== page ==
Being a single woman in this area is very difficult because locals often try to set up their single friend with a Muslim man, even after she has told them multiple times that she is a follower of Jesus and is not interested. Due to the constant questioning about her singleness, one Christian worker eventually moved to a different city where there were more single believers.

Do you present your identity as a Christian?

Yes, I do. I usually present my identity as a follower of Isa Al Masih, which means Jesus Christ in Arabic. I try to be contextual most of the time without compromising the truth. I must make it clear that I am not a Muslim. Even when I lived in a rural area and wore a hijab, a head covering usually worn by Muslim women, everyone knew I was a follower of Jesus. We do not use the word “Christian” very often because there are many misconceptions about what the word means. Some people connect it with the religion of the colonizers. Indonesia used to be colonized by several countries including England and Holland. Therefore, we use “a follower of Isa” to refer to a true believer in Christ.

What are your observations on God’s works there?

People are striving to do God’s works here. Unfortunately, it is quite common for both Indonesian and foreign workers to be taken advantage of by locals. For example, some locals have professed the Christian faith even to the point of baptism, but later on, the workers discover that the converts were taking advantage of their relationship for financial gain.

Since proselytizing is not allowed in the region, we only share the Good News if the locals start the conversation. Many unregistered churches in the area have the desire to do God’s work, but they often do not contextualize the Gospel. To make matters worse, there have been conflicts between government-recognized churches and unregistered churches.

Many Christian Indonesian organizations have been in the area for a long time, but not many of the workers from these organizations are supported by the local Christians or churches in the region. Most of these workers come from outside of the province. Many of the government-recognized churches in the area do not send or support workers from their own congregation. In fact, many are reluctant to minister to Muslims.

As far as I know, there are still two, perhaps three people groups in the province that do not have any people dedicated to reaching them. Many people have labored for years and have not seen much fruit. Many of those who have come to faith have left the province and now minister in other areas in Indonesia because of the persecution they face in their hometown.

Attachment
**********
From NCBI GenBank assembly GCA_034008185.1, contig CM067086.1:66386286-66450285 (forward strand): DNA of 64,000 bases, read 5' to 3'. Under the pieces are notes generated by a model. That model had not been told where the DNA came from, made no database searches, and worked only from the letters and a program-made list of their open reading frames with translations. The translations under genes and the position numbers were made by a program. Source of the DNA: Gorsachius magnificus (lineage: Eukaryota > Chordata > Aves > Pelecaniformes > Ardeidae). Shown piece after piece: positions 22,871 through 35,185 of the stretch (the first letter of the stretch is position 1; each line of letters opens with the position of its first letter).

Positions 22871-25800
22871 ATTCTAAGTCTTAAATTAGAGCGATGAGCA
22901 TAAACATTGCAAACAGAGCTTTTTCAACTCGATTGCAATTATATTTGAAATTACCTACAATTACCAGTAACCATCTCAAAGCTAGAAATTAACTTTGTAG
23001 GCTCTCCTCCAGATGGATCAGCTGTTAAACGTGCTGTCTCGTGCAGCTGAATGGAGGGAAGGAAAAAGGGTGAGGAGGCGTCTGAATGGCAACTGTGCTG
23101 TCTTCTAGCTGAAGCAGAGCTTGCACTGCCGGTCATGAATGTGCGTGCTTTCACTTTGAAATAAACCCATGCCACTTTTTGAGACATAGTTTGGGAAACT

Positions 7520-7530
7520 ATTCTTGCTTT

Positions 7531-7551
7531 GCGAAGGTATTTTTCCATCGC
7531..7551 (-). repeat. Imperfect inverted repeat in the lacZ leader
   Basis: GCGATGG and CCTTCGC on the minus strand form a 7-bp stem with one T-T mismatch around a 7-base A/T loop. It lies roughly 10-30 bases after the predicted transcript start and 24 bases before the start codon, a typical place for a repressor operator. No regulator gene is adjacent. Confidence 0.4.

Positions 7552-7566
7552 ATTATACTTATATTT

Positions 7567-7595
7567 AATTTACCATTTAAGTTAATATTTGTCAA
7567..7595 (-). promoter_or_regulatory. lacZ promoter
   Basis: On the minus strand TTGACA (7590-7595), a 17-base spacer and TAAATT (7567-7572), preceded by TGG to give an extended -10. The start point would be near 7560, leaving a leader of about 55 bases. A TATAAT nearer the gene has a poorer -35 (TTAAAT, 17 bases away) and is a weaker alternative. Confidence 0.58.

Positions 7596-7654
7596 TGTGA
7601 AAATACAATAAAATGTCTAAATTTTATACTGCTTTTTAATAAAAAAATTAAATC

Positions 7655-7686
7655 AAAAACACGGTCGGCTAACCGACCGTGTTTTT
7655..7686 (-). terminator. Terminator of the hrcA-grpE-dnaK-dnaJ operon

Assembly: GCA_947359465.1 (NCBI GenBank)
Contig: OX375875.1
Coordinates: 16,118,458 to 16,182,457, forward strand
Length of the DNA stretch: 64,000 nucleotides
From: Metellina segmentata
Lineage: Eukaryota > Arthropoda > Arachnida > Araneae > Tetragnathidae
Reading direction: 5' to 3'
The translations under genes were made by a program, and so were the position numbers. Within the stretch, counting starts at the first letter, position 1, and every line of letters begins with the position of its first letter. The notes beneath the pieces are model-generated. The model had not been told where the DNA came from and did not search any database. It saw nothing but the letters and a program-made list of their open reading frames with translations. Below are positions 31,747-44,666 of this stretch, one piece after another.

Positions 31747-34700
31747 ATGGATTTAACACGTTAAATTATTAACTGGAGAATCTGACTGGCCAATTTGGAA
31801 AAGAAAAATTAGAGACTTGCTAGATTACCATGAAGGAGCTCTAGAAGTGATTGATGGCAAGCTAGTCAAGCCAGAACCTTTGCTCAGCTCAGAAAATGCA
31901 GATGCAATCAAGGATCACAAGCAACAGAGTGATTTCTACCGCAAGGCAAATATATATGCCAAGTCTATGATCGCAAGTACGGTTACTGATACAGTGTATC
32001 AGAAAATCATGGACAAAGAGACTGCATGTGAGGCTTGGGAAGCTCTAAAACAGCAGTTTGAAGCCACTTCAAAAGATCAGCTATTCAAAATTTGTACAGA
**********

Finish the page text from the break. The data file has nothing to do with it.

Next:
What is it like to raise children there? What are some of the challenges?

For those who do not live in the capital city or in areas influenced by the Christian faith, children are forced to attend public schools where Christianity is not taught. Therefore, the children are required to take a class on Islam where they recite the Qur’an.

In the capital city, there are some private Christian schools; however, due to the high tuition, some Christian parents can only send their children to public school. To help these students learn more about their faith, Christian volunteers teach a class about Christianity once a week on Fridays during the Muslim’s prayer time. Sadly, many of the Christian students attending public school face persecution. They are often pressured by both fellow students and teachers to become Muslims.


What are some of the blessings of living there?

In one way, being surrounded by Muslims makes it easier for us to interact with non-believers in other places. A believer who has spent a considerable amount of time in a Christian environment, usually finds it uncomfortable being among non-believers. Also, since religion is such a major part of the culture here, locals are much more open to discussing religion compared to those in the West. We are blessed to proclaim the Gospel to those living around us.

We are also blessed to be able to encourage downtrodden Christians who moved here for work purposes or who have lived here since birth. We enjoy teaching their children once a week about Christianity and encouraging them to be bold in their faith. We also have a tight-knit community of several families, which has formed our local church.

How can the global church pray for you?

Please pray for believers who have been living here for a long time because often times they feel burned out. Pray the Holy Spirit would refresh our souls for perseverance and joy.

Pray God would give us wisdom in how much time we should invest in the local churches and the unreached. We need wisdom on how to help the local churches catch a vision for reaching the people around them. Pray for people who will carry the Gospel to their own peoples in their own languages.

Pray for unity among Christian organizations and local churches in the area.

Pray God will lead us to people with receptive hearts who are open to hear the Gospel and will stand steadfast regardless of whatever persecution they might face for the sake of the Gospel.


Abigail Love was born and raised in Indonesia and is currently pursuing an M.A. in Biblical Counseling at The Southern Baptist Theological Seminary. While at Seminary, Love has enjoyed connecting with godly people who have a heart for Muslims and Indonesia. Love occasionally visits Indonesia where she usually joins and learns from others in ministering to her countrymen, including her non-Muslim family members.

Comments are closed.